And now suddenly the massive caravan of the TdF is being considered to get the go? Would be quite odd but I guess the Tour is king so maybe that reason is enough.
 
At least one long medium mountain stage, similar to the Le Creusot stage in 2021, should really be a priority. These kind of stages rarely boring, usually good and sometimes very good. And it is possible to create a stage like this several places in France, especially in Massif Central., but also in the Vosges, Jura and the outskirts of the Alps.

This is a stage I designed in the Race Design Thread with a finish in Clermont Ferrand after a loop around the town two times, including the short and very steep Col de Bancillon. The stage could easily be made harder by approaching from the south and not from the north like my design. There are several places where one easily could have created similar stages with a finish in at least bigger villages or medium sized towns.

 
It wasn't really a "mountain" stage but Macon - Saint-Etienne (193km) 2019 was one of my favorite stages of that Tour.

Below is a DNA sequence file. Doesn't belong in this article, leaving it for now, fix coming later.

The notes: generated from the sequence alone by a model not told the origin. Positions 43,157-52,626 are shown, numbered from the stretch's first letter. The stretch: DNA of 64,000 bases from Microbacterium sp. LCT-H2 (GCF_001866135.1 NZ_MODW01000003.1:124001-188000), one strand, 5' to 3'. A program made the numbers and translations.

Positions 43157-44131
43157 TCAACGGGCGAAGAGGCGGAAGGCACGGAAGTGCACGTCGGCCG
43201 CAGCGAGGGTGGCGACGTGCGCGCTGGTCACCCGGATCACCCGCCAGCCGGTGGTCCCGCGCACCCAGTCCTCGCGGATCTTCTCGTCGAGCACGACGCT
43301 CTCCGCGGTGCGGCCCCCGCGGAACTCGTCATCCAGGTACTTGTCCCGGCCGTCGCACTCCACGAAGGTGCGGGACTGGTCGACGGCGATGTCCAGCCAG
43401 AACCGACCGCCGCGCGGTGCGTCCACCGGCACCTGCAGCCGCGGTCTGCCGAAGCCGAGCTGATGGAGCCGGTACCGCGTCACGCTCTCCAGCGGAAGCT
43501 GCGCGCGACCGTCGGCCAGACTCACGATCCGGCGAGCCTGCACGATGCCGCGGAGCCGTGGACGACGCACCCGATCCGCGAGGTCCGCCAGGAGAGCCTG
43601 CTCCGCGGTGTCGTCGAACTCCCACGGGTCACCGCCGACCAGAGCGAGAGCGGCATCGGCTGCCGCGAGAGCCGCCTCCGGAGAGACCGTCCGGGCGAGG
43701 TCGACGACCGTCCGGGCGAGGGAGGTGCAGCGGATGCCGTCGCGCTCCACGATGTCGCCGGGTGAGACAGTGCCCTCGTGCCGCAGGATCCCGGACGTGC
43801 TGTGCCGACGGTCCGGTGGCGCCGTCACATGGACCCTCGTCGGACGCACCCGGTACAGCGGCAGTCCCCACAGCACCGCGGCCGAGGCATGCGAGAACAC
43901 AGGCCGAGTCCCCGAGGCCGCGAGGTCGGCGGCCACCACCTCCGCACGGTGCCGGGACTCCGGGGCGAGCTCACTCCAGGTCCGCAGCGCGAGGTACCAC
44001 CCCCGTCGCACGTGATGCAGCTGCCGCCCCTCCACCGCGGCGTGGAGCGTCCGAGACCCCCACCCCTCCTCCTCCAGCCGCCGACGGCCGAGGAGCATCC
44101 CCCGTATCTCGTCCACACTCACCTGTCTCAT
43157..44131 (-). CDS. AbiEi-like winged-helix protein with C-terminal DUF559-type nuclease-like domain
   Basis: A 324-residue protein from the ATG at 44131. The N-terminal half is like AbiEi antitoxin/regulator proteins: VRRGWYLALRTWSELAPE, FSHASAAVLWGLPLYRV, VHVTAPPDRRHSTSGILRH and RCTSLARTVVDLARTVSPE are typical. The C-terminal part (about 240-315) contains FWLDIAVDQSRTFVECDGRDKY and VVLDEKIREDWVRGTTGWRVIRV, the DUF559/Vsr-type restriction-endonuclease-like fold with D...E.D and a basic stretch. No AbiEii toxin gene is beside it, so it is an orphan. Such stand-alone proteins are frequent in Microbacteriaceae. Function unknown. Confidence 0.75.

Actually we had the Aigle - Chatel stage at 190km this year which was also very entertaining.

Still, I would like at least one 220+ stage on the Massif Central or something like that, since the Giro seems to be the ones doing the 250km queen stages these days.
 
Not loading the race with flat and irrelevant stages is the single most positive thing all GTss seem to have agreed upon. I think its especially a point thats important to TdF due to its geography, but Prudhomme and Gouvenou have done a fantastic job on that account. It can be hard in France, but they have made sure to make sufficient hilly days/cobbles etc. in areas where you might as well have had a flat bunch sprint. Kudos!

Edit: I care a lot about who the fastest man is, but thats in track and field. Not necessarily in cycling. Never interested me.
I think this is close to the most important aspect in a GT route, yet it is almost completely ignored when assessing the design of a route (now, Red Rick will probably come and teach how I twist his and the others' words).
 
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In fairness that 240km stage in the 2021 Tour which crossed the Signal d'Uchon really fatigued the riders. It lead to great racing in the following stages in the Alps. That area is quite hilly and although it's nothing like the Vosges in terms of elevation, it has enough of potential to be used as a hilly stage again. I think it's called the Monts du Morvan chain of hills.